Why Shouldn’t Christians Date Non-Christians?
What’s Wrong With Christians Dating Non-Christian?
A friend of mine sent me a link to a brilliant article written by Cheryl with the title “WHY CAN’T CHRISTIANS DATE NON-CHRISTIANS?”
In the article, she elaborates on several reasons why a Christian shouldn’t be dating a non-Christian. She used what is perhaps the pivot of her main arguments, a very well-known Bible verse that has often been quoted in relation to this particular subject.
Do not be unequally yoked with unbelievers. For what partnership has righteousness with lawlessness? Or what fellowship has light with darkness?
2 Corinthians 6:14
Although I sympathize with what she went through, I can’t help but cringe at how often people use this verse and zero in only on that subject. I’m not disagreeing with her, for I am now engaged to a beautiful Christian woman and the thought of dating a non-Christian almost never crossed my mind.
To be honest, I have not yet met, out of the many sermons I’ve listened to or books that I’ve read, a single preacher using this verse for anything other than that subject. Such a narrow focus has made me think, surely the apostle Paul, when writing his letter to the Corinthians, intended for this sentence to mean more than just that?
Could the verse have more to say, other than that a believer should not date nor get married to an unbeliever?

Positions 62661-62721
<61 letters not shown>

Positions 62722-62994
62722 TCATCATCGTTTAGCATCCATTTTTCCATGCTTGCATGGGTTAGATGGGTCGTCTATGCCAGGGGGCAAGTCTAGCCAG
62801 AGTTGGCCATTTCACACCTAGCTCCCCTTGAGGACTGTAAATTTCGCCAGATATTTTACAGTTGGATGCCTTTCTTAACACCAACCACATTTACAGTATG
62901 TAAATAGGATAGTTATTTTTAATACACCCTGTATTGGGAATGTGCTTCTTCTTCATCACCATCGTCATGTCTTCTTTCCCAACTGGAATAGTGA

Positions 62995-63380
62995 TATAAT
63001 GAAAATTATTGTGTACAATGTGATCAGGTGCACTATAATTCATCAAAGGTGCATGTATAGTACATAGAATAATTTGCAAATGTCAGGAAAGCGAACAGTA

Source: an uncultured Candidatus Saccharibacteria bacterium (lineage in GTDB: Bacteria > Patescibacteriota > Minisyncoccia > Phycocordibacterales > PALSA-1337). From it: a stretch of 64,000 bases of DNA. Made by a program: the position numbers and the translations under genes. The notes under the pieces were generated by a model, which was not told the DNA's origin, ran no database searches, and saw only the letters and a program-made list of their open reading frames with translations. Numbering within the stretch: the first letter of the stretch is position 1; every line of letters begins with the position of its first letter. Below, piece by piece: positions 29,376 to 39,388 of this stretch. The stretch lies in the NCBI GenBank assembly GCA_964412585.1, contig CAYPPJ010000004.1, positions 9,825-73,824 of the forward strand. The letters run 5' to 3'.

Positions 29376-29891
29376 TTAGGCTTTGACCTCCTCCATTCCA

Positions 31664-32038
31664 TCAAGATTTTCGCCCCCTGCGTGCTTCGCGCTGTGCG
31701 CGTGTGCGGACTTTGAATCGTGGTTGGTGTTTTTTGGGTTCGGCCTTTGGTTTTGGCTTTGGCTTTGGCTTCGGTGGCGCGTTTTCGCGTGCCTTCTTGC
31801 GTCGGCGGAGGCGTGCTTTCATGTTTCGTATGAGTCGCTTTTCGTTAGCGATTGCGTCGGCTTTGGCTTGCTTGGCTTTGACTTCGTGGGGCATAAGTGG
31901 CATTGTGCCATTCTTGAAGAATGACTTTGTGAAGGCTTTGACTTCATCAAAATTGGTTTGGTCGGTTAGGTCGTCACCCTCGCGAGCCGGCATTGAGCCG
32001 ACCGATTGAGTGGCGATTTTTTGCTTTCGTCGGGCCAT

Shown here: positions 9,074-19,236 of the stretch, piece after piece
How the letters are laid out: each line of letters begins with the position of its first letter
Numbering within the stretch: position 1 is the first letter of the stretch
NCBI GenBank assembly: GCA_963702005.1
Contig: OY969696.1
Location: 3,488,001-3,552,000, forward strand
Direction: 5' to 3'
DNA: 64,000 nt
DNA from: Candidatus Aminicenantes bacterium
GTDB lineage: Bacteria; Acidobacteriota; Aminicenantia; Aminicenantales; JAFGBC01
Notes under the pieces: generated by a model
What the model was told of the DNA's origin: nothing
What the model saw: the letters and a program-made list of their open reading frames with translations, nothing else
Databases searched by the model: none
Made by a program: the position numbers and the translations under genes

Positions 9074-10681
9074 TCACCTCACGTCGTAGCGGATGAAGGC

If that was his intention, why can’t he made it anymore clear and pointed?
Since she posted the article last week, hundreds of comments, all with differing opinions have all but taken the thread by storm. I can’t help but think that this is a topic that resonates with so many people but no one seems to have a definite answer to.
I have decided to conduct a bit of a research into this topic and present my findings for those truth-seekers that is still out there. I have no intention for this article to be a rebuttal nor a counter-argument for Cheryl’s article. The purpose of this article is to present my case based on what findings I discovered during my research.
From Historical Perspective
There is an accepted notion that both letters that Paul wrote for the Corinthians were a letter written out of concern for the moral integrity of the church.
The letter itself contains many rebukes and exhortations on many issues. Since our subject of interest is related to marriage and perhaps the implication of it, I shall jump onto chapter 5 and 6 of Paul’s first letter to the Corinthians.
During Paul’s times, Corinth was a bustling city, being one of the capital of Greece’s commercial and political power. Thus, Corinth was practically a center for open and unbridled sexual immorality, which is the result of worship of Aphrodite (goddess of love in Greek mythology). Such worship fostered prostitution, with up to 1,000 sacred (priestess) prostitutes serving at her temple.
Interestingly, the Greek verb “to Corinthianize” now came to mean “to practice sexual immorality”. Two problems which aroused in the church of Corinth that Paul specifically addressed in his first letter was:
1. a man sleeping with his stepmother (1 Cor 5:1), and
2. Believers sleeping with prostitutes (1 Cor 6:16).
Afterwards, nowhere in Paul’s remaining writing to the church of Corinth were there any hint or reference to the subject of marriage, or sleeping with prostitutes.
Let’s study the outline of Paul’s second letter to the church in Corinth:
* Paul began by expressing his comfort and joy because the Corinthians had responded favorably to his first letter (2 Cor 1:3-4; 2 Cor 7:8-9, and 2 Cor 12 – 13),